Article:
Clean air in the home can help improve the lives of those with allergies and asthma, as well as promoting a calmer, more peaceful setting. Pollution from outside and inside the home can come from many sources, including cars,and environmental pollutants, body care and cleaning products, dirty vents, and flame retardants on furniture, can be very problematic for people with compromised immune systems or other health problems. Your home has its own microbiome, so any product or chemical that compromises the balance of beneficial microbes in the air can have a negative effect on health. This is especially important for those who have health conditions and need to be as free from chemicals as possible.
Forget about Febreeze and stinky scented candles that actually make the air less pure by putting toxins into the air. Anything with artificial fragrances will contain endocrine-disrupting chemicals like parabens, having the opposite effect that you are going for. Purifying the air in your home naturally, instead of with chemical cleaners and fragrances, will actually make you and your family healthier.
For today's Friday Five, here are 5 natural ways to purify the air in your home or any space where you spend a lot of time. This will help you to breathe fresh, clean air and enjoy being in your home even more.
1. Himalayan Salt lamp: Himalayan salt lamps emit negative ions into the ambient space in the room. Negative ions are associated with improved health, better mood, and even protection from electromagnetic fields (EMF's) from computers and cell phones. The salt lamp attracts moisture (salt loves water), and the warmth of the lamp causes it to evaporate, emitting those negative ions. The use of salt lamps has been linked to improvement in symptoms of allergies and asthma as well. As a bonus, they are also very relaxing due to their warm glow. Their light is on the red/orange end of the light spectrum, as opposed to harsh fluorescent lights that emit blue light, which can be more calming and less disruptive to sleep. Here is a great article all about the science of the salt lamp for a more in-depth look at how it works.
2. House plants: Bringing the outdoors inside can have many health benefits, including air purification and improved mood. Plus, if you are re-potting your plants as they grow, you will get the benefits of earthing and a microbiome boost from having your hands in the soil. Here's a list of ten of the best house plants to use for purifying the air in your home, most of which can be found at any greenhouse or store that sells house plants.
Indoor house plants help to balance the humidity in the air and purify it from toxins. Aloe vera, snake plant, and peace lilies are all known to help remove impurities in the air, making breathing easier and healthier in the home. Plus they bring a sense of peace and calm into the room as well. I am starting to see more indoor plants in public spaces, too, and this trend not only looks great and makes a space more tranquil, but the health benefits are becoming more mainstream, too. Try to have some in as many rooms as possible in your own home and give them away as awesome housewarming gifts to others.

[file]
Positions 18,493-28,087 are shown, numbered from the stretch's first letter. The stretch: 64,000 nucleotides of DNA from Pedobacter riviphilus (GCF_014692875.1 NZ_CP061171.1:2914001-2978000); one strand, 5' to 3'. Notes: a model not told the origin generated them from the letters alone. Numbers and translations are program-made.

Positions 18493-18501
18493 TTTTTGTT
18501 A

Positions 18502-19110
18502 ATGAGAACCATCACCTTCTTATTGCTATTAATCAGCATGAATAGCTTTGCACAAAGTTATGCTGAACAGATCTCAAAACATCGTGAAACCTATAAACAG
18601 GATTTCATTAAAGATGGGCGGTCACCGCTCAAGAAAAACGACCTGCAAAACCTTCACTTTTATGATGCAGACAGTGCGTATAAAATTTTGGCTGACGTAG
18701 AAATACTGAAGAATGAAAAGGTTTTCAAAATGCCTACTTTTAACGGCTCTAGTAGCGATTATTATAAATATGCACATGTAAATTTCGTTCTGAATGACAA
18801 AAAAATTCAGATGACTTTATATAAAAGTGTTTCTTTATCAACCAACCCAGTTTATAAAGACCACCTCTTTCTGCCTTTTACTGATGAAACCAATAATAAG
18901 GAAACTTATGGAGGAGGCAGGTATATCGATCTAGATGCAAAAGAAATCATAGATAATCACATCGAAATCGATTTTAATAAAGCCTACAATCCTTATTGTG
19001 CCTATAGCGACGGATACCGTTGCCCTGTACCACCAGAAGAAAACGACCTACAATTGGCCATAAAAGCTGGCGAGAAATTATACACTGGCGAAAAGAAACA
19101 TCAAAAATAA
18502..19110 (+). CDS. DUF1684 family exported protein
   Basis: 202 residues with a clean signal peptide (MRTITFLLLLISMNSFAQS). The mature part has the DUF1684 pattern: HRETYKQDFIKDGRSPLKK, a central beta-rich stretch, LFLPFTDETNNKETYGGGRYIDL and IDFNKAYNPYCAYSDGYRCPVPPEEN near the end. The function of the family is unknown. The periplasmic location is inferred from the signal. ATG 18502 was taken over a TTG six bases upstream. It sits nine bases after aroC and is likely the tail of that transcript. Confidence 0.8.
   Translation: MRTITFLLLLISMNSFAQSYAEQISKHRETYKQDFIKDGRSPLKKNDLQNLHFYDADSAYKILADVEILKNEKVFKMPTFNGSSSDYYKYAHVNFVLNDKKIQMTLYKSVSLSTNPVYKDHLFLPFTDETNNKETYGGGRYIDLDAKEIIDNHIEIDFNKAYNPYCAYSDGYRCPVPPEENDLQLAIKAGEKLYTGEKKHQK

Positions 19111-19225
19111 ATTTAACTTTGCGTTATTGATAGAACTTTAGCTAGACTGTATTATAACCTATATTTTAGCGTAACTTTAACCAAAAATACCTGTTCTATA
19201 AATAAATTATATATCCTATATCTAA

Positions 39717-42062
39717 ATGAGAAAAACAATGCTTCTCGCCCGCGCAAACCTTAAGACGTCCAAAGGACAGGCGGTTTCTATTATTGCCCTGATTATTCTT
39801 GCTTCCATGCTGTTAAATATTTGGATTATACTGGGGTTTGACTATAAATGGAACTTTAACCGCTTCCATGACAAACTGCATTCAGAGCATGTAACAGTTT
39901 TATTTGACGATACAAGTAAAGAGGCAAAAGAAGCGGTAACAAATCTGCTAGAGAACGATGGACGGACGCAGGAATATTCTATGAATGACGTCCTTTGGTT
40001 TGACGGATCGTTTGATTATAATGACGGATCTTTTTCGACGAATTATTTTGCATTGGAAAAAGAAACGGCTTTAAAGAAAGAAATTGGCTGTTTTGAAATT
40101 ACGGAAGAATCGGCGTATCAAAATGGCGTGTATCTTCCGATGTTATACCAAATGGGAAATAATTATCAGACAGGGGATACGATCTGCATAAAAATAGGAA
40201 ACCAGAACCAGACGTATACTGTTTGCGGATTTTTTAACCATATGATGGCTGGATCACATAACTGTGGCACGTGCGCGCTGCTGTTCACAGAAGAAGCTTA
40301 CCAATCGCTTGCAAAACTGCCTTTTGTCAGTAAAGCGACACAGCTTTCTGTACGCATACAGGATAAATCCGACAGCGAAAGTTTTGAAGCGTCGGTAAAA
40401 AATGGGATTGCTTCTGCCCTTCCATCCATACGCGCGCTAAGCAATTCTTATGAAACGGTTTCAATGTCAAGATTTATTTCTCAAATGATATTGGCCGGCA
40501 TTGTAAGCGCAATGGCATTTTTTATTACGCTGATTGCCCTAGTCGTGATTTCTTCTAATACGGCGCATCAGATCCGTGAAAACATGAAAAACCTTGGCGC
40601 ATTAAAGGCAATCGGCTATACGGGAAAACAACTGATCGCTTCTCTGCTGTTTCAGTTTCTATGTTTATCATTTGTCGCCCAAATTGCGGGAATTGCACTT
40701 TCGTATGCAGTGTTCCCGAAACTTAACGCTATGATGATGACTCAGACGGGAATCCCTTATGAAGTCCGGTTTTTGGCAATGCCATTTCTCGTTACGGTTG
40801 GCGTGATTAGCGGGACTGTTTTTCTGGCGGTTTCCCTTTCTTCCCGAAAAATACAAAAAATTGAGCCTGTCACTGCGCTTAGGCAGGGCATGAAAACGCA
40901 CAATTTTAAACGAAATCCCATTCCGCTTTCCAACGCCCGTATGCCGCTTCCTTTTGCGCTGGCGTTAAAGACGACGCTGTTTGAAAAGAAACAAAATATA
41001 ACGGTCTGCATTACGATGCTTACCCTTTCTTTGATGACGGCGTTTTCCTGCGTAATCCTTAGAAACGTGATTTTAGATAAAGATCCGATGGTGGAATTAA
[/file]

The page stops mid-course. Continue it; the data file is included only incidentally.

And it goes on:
3. Beeswax candles: Conventional candles are typically made with petroleum-based paraffin and hormone-disrupting fragrances, which put off toxins in the air. These fragrances and additives can trigger allergic reactions in sensitive individuals as well. Beeswax candles, on the other hand, actually work as air purifiers, having the opposite effect of their commercial counterpart. Beeswax candles can release negative ions, like a salt lamp, and can pull allergens and toxins out of the air, helping those with allergies and asthma. Beeswax naturally smells wonderful and is much better for the environment than soy or petroleum-based candles, benefiting the space even outside of your home. Much like the salt lamp, the glowing light emitted from candles is superior to artificial lights that fall on the blue end of the light spectrum, creating a calming effect. Check out this post from Empowered Sustenance for more information on why to only use beeswax candles in your space.
4. White Sage: Smudging your home with white sage is a helpful way to purify the air. The smoke from the burning sage clears the air and doubles as incense because of the wonderful natural fragrance. Traditionally used in Native American ceremonies for rituals of purification and cleansing, white sage is still used today for similar purposes. Be careful if you or someone in your home has asthma or allergies, however, as some can be sensitive to the smoke of the burning sage. Try a small amount if you think you or someone in your home may have a sensitivity before introducing it on a regular basis.
5. Essential Oils: Diffusing essential oils into the air is often thought of as a way to add pleasant fragrances without harsh chemicals. Though this is true, many essential oils also act as air purifiers as well. Made from the distillation of plant materials, these concentrated oils can be warmed in an oil warmer or diffused to be released into the air. This study showed that certain essential oils, including eucalyptus, tea tree, lavender and peppermint, can be beneficial in treating upper respiratory infections. They may also be useful for those will allergies and asthma as well. Be careful when using essential oils, as they are extremely concentrated, and consult a doctor before using if you have medical conditions or are sensitive to smells.